| Street Smarts |

Captive Audience   

“Af davar lo ya’azor lecha achshav!” he bellowed. “Nothing can help you now!”

I arrived in Israel on a Monday in the beginning of April. I was not visiting family, nor was I sightseeing. In the exciting world of being a rav, I was there on “business.”

The year was 2002, and suicide bombings by Arab terrorists were occurring at an alarming rate. In fact, March 2002 received the infamous designation “Black March.” One hundred and thirty Jews lost their lives in terror attacks that month. The country was in a state of high alert and fear.

But I was in Israel to assist in the giving of a get. The husband had insisted that for him to give the get, I must be present, and therefore I arrived in Israel on April 8 with a return ticket for April 11.

The rabbinical court was located in Tel Aviv. I stayed in Bnei Brak, and for the two days that I was required to appear in the Tel Aviv beis din, I took a taxi back and forth.

On Wednesday, April 10 the get was successfully executed. As I left the beis din after two hectic days of shuttling back and forth, I was looking forward to enjoying my last 24 hours in Eretz Yisrael peacefully in Bnei Brak. I hailed a taxi and gave him the address of the apartment in Bnei Brak where I was staying.

Once I got in, I engaged the driver in light conversation, as I usually do, inquiring how long he has been driving and what hours he works — nothing too personal.

His responses were very terse, and he sounded a bit evasive.


I realized that not everyone is always in the mood of chatting, and I tried to relax and admire the view from the car window. But I was feeling a bit tense; in the few Hebrew words he had spoken, I thought I detected a slight Arabic accent. Stop being paranoid, I told myself. I allowed myself to drift off to sleep.

Suddenly, I heard the voice of the driver. His tone was assertive, an emphatic command.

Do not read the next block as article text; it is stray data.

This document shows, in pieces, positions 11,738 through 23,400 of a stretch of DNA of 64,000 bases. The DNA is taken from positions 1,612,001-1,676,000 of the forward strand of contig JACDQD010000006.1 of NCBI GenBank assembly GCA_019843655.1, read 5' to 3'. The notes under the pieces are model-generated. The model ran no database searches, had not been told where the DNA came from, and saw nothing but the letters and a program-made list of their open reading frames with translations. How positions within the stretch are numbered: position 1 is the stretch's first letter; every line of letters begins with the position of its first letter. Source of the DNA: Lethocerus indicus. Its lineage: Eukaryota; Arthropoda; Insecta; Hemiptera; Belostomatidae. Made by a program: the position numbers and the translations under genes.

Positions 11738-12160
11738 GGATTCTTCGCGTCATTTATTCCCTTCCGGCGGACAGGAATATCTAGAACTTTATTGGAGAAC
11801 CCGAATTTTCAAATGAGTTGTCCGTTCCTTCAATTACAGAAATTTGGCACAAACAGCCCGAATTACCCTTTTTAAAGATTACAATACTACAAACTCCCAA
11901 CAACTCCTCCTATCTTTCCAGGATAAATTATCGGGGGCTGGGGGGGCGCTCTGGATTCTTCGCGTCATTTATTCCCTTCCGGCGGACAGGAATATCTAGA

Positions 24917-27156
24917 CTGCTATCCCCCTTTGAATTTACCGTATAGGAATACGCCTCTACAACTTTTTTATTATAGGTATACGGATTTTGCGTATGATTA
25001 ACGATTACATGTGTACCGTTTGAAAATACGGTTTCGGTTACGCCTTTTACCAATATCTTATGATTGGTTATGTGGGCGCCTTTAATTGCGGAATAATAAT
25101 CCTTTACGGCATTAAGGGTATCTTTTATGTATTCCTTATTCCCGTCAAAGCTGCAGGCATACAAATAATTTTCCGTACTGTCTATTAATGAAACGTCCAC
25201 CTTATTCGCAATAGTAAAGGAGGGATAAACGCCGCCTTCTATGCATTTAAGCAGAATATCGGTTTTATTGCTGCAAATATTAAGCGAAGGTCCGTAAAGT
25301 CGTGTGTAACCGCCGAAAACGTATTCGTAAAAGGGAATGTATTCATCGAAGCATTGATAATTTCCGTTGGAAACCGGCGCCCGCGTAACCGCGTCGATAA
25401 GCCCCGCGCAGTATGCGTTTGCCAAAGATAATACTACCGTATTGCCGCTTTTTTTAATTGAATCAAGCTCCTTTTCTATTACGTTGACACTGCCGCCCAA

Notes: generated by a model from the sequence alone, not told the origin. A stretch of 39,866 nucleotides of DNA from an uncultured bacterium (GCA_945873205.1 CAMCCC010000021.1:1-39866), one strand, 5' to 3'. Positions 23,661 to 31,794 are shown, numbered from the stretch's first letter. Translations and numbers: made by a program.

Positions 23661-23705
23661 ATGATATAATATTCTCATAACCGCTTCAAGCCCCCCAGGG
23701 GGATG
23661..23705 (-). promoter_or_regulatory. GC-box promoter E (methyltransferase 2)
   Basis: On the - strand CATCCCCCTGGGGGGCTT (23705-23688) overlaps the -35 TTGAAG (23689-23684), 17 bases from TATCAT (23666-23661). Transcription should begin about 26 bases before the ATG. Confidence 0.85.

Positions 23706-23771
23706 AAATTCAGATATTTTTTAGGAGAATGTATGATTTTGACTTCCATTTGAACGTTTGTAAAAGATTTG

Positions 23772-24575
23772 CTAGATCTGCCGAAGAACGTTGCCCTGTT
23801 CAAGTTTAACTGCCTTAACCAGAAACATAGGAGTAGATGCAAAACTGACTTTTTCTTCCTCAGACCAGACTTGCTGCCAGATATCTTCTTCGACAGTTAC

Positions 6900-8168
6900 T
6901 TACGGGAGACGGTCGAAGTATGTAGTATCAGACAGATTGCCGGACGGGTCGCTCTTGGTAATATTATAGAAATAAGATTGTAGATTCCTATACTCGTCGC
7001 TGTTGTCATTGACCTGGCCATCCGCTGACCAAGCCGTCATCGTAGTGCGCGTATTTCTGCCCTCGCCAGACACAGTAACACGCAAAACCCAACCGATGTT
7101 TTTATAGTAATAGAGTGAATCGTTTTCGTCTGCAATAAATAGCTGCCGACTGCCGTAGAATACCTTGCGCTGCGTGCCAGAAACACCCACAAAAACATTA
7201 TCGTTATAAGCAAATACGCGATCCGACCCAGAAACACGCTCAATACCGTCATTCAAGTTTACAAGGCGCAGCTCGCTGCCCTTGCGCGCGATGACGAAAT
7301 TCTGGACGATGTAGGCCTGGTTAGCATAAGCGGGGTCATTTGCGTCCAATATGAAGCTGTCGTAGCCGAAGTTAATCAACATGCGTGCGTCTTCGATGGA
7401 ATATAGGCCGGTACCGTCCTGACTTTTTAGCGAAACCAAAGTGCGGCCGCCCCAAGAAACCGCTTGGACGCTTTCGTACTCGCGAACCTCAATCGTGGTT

“Af davar lo ya’azor lecha achshav!” he bellowed. “Nothing can help you now!”

He was yelling at me!

He grabbed for the storage compartment in the armrest between the two front seats. As he struggled to open the compartment, he repeated his terrifying statement: “Nothing will help you now!”

The compartment flipped open, and he began groping inside.

I began to say Tehillim, simultaneously trying to calculate my chances of surviving a jump out of the fast-moving vehicle. The thing he was withdrawing was black; I began to say Shema.

Then the item came into view — it was a black kippah.

He placed it on his head.

Then he turned to me and announced with a smile, “Nothing can help you now. All the rabbis who come into my taxi are required to tell me a dvar Torah. And you will be no different. I have had big rabbis in this taxi, and all have shared Torah with me! So you too must do the same.”

As my body and soul began to relax, I began my dvar Torah with the words, “Hodu l’Hashem ki tov!”


Rabbi Ron Yitzchok Eisenman is the rabbi of Ahavas Israel in Passaic, New Jersey. He is also an adjunct professor at Lander College for Women and the author of three books.

(Originally featured in Mishpacha, Issue 830)

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